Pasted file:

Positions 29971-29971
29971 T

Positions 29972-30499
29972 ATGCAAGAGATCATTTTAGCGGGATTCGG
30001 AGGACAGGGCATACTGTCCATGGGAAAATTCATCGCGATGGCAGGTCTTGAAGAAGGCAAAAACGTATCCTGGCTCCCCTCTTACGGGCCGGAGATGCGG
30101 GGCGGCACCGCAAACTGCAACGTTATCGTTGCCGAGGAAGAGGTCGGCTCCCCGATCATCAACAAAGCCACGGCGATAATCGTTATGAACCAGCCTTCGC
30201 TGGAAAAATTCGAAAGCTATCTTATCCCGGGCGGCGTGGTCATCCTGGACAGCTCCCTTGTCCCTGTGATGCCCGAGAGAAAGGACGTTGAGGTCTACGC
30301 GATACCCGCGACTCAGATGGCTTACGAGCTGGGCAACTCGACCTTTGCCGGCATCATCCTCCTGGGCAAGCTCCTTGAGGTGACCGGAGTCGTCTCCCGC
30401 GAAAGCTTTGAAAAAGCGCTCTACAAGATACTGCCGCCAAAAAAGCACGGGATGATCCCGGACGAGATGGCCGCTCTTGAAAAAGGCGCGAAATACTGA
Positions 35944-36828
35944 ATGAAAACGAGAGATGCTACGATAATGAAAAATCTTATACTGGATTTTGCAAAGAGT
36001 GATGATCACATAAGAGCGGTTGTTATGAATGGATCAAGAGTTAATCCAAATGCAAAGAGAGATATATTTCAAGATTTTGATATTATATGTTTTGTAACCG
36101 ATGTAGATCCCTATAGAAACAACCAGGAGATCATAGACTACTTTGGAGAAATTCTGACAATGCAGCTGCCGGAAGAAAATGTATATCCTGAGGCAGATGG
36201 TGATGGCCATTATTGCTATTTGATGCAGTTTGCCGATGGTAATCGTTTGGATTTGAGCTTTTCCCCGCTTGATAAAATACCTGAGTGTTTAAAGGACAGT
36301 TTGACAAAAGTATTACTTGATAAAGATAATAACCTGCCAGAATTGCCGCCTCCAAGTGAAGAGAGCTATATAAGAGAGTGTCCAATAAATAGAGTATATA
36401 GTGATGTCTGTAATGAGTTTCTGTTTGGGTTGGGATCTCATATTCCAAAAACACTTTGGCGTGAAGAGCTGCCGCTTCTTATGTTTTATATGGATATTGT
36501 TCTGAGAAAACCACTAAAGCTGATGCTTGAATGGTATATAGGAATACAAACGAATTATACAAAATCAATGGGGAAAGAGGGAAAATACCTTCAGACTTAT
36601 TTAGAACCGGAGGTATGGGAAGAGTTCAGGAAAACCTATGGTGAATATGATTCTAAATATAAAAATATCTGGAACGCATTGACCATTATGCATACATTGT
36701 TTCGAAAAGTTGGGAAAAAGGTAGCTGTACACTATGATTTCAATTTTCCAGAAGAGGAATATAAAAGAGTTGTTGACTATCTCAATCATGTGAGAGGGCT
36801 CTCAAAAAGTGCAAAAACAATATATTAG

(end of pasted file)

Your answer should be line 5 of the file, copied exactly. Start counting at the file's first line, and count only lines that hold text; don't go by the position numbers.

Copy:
30001 AGGACAGGGCATACTGTCCATGGGAAAATTCATCGCGATGGCAGGTCTTGAAGAAGGCAAAAACGTATCCTGGCTCCCCTCTTACGGGCCGGAGATGCGG